Pests and diseases now 'business as usual'

25 January 2017

Tree pests and diseases have now become “business as usual” for forest and woodland owners, the All-Party Parliamentary Group on Forestry was told.

John Wilding, Head of Forestry and Environmental Economy at Clinton Devon Estates, listed the range of pests and diseases which had blighted the business over the last decade. 

He said each one had brought new lessons, with the arrival of chalara ash dieback in the south-west raising serious questions about importing pests and diseases through young plants. 

“Pests and diseases are now very much business as usual," he said. "One real area of concern is the import of large containerised plants. Phytophthera ramorum showed that we are moving ecosystems within a pot. The plant and soil could contain untold numbers of bugs and beetles.” 

Mr Wilding, a member of the review group which reported on the P ramorum outbreak, said one positive to emerge from that period was much closer working between the private sector and the Forestry Commission’s plant health team, especially on aerial surveys which allowed early identification of the disease and a rapid response. 

Dr Kat Deeks, Biosecurity Officer for Forestry Commission England, was asked whether more could be done to prevent new pests and diseases arriving in the UK. 

"More can always be done,” she said. “But we are doing as much as we can within the resources we have.” 

Dr Deeks said there was positive evidence that the action plan put in place to tackle P ramorum was working, with the number of Statutory Plant Health Notices (SPHNs) relating to the disease falling from more than 200 in 2013 to 50 last year. The monitoring for P ramorum in 2016 involved 30 flights over forest and woodland covering 55,000 hectares, she said, adding: “The steady decrease in SPHNs since 2014 shows the P ramorum programme is having the desired effect.” 

In terms of chalara, she said almost 300 10km grid squares including 1000 sites had been assessed in 2015 and a similar number in 2015 - with half of the squares found to have trees affected by chalara.  

The latest disease, sweet chestnut blight, has been found recently for the first time in the UK in a woodland location (in Devon) - following isolated cases in 2011 and 2016.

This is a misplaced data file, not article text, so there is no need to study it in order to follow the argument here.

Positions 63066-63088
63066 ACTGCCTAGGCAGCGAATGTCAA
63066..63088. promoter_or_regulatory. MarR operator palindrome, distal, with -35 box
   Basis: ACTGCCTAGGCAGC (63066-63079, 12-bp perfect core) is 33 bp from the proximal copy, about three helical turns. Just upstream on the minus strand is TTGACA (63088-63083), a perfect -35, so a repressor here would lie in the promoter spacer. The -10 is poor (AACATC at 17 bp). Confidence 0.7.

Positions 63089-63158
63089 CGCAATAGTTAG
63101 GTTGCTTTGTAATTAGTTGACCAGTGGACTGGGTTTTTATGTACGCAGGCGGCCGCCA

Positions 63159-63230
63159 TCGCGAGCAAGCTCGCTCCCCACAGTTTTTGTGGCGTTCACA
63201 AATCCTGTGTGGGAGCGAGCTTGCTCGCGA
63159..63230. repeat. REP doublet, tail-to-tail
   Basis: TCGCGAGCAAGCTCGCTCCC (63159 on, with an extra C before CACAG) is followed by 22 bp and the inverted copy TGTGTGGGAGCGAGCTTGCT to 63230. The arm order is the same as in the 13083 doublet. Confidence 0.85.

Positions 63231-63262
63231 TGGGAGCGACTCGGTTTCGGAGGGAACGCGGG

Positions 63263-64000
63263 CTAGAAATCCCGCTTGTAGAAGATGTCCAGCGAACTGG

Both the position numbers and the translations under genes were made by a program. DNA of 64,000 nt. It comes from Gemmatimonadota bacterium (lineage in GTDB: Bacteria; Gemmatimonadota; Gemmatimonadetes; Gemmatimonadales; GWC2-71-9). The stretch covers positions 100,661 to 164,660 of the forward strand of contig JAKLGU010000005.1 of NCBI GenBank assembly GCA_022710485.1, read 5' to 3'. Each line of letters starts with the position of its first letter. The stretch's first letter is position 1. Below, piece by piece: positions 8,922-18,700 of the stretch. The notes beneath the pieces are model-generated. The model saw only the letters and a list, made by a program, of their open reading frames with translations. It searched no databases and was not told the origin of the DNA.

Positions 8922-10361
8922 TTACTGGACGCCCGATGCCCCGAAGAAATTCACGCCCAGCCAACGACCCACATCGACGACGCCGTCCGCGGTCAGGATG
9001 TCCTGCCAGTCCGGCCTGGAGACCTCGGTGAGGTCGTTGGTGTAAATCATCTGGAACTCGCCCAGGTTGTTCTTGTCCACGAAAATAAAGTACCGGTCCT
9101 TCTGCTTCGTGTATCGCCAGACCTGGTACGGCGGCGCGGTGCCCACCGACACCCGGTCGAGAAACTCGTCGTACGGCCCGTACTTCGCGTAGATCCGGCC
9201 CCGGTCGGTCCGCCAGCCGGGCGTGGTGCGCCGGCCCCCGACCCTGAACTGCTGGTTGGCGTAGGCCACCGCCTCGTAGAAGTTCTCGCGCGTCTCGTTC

Dr Deeks said that the follow-up to the confirmation of the sweet chestnut blight outbreak included surveying local areas with the support of the Animal and Plant Health Agency, as well as a 'trace forward' exercise. This involved identifying the source of the affected trees - by going back to the nursery which originally supplied them 20 years ago - and trying to find other affected trees from same consignment. 

John Wilding also highlighted the threat presented from firewood imported with bark. He said he was “staggered” that this happened and added: "Kiln drying might help but standards are important. We should be de-barking imported firewood as an absolute minimum.” 

Restricting the importation of firewood is one of the plant health recommendations in Confor’s report, A Thriving Forestry and Timber Sector in a Post-Brexit World - as well as requiring phyto-sanitary certificates for all imported materials, and achieving consistent planting levels to avoid the reliance on imports. 

Confor Chief Executive Stuart Goodall said: “As Kat Deeks highlighted at the All-Party Group, many of the rules and regulations governing tree pests and diseases are European. Brexit presents clear challenges as we will need to ensure future trade arrangements do not make the import of pests and diseases more likely. 

“There is a clear issue around resources. I don't doubt that the Forestry Commission is doing its level best with the resources available. However, having lots of controls in place makes little or no difference unless we have enough people to police things - enough boots on the ground.  

"We also need to ensure that the public and those trading in wood and plant products understand the dangers and take action. At the moment, we appear to be short of resources and that means the approach is often reactive, not proactive, which makes the arrival of more pests and diseases increasingly likely.”

Pictured after the APPG Forestry meeting above are, left-right: Stuart Goodall, Chief Executive, Confor; Martyn Day MP (SNP member of APPGF); Chris Davies MP (Conservative chair of APPGF); Dr Kat Deeks, Biosecurity Officer, Forestry Commission England; John Wilding, Head of Forestry and Environmental Economy, Clinton Devon Estates; Lord Clark of Windermere (Labour Vice-Chair of APPGF)